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Am J Physiol Endocrinol Metab. 2007 Oct;293(4):E1092-102. Epub 2007 Aug 7.

Vasopressin is a physiological substrate for the insulin-regulated aminopeptidase IRAP.

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  • 1Division of Endocrinology, Department of Medicine, University of Virginia, Charlottesville, Virginia 22908, USA.

Abstract

Insulin-regulated aminopeptidase (IRAP) is a membrane aminopeptidase and is homologous to the placental leucine aminopeptidase, P-LAP. IRAP has a wide distribution but has been best characterized in adipocytes and myocytes. In these cells, IRAP colocalizes with the glucose transporter GLUT4 to intracellular vesicles and, like GLUT4, translocates from these vesicles to the cell surface in response to insulin. Earlier studies demonstrated that purified IRAP cleaves several peptide hormones and that, concomitant with the appearance of IRAP at the surface of insulin-stimulated adipocytes, aminopeptidase activity toward extracellular substrates increases. In the present study, to identify in vivo substrates for IRAP, we tested potential substrates for cleavage by IRAP-deficient (IRAP(-/-)) and control mice. We found that vasopressin and oxytocin were not processed from the NH(2) terminus by isolated IRAP(-/-) adipocytes and skeletal muscles. Vasopressin was not cleaved from the NH(2) terminus after injection into IRAP(-/-) mice and exhibited a threefold increased half-life in the circulation of IRAP(-/-) mice. Consistent with this finding, endogenous plasma vasopressin levels were elevated twofold in IRAP(-/-) mice, and vasopressin levels in IRAP(-/-) brains, where plasma vasopressin originates, showed a compensatory decrease. We further established that insulin increased the clearance of vasopressin from control but not from IRAP(-/-) mice. In conclusion, we have identified vasopressin as the first physiological substrate for IRAP. Changes in plasma and brain vasopressin levels in IRAP(-/-) mice suggest a significant role for IRAP in regulating vasopressin. We have also uncovered a novel IRAP-dependent insulin effect: to acutely modify vasopressin.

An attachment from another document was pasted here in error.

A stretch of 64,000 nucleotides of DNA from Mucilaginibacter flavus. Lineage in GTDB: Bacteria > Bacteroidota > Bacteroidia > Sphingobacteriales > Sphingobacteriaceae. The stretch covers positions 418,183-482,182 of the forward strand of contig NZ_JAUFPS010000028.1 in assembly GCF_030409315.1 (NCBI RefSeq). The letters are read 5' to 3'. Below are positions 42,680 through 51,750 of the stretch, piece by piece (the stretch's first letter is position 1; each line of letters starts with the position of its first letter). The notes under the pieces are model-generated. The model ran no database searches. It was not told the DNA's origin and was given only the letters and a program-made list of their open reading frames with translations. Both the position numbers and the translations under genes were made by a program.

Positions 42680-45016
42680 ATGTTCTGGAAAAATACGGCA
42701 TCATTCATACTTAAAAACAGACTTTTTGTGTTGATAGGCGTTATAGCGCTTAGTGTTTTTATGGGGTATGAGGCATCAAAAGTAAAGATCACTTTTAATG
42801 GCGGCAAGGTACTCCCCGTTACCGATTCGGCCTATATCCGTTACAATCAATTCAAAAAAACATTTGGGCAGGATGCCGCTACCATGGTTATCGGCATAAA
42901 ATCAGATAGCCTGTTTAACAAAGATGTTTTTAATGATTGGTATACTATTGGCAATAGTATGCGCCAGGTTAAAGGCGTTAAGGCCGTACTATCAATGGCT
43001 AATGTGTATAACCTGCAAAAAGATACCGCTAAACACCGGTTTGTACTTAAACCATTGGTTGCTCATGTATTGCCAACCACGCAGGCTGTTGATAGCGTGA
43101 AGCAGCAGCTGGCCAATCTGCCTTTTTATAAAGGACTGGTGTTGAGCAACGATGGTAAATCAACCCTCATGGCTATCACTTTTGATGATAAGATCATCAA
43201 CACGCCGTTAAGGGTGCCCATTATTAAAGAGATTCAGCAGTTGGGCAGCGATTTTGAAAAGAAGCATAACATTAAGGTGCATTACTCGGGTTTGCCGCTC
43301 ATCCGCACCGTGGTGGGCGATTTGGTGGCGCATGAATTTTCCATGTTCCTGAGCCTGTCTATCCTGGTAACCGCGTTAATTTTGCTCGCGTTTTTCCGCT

PMID:
17684103
[PubMed - indexed for MEDLINE]
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